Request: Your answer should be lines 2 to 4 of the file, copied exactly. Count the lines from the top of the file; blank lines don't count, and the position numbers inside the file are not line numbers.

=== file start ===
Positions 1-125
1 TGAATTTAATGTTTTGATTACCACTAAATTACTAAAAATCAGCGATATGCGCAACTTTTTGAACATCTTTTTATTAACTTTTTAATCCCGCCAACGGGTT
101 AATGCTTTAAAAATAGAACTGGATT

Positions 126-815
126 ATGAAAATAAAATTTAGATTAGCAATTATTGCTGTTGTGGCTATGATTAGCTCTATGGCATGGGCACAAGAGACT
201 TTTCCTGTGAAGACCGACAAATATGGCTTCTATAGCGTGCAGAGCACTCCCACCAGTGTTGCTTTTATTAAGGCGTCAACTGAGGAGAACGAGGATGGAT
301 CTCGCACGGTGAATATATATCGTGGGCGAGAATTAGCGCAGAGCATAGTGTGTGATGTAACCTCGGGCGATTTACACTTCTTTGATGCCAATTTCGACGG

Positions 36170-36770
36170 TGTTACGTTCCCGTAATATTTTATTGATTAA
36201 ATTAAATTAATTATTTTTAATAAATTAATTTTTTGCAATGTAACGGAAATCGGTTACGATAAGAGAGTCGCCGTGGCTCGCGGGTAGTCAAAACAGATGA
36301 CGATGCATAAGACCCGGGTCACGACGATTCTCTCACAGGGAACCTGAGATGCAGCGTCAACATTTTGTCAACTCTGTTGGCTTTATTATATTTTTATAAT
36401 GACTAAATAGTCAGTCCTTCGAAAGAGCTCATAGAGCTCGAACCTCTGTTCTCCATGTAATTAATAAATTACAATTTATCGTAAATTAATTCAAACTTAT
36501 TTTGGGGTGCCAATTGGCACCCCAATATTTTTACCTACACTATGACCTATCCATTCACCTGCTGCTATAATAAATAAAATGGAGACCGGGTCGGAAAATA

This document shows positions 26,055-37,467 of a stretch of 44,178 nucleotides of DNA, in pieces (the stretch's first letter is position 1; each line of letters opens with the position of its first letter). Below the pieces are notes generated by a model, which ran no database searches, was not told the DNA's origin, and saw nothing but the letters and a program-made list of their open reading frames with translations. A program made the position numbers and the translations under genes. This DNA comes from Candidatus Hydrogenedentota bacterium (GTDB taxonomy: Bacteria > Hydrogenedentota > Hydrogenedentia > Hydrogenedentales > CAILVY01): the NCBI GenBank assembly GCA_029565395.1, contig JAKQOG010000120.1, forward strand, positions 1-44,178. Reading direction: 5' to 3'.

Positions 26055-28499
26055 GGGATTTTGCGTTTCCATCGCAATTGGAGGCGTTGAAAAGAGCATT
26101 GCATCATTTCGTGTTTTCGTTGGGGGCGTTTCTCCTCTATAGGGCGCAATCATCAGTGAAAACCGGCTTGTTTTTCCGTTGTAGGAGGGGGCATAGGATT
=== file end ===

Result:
1 TGAATTTAATGTTTTGATTACCACTAAATTACTAAAAATCAGCGATATGCGCAACTTTTTGAACATCTTTTTATTAACTTTTTAATCCCGCCAACGGGTT
101 AATGCTTTAAAAATAGAACTGGATT

Positions 126-815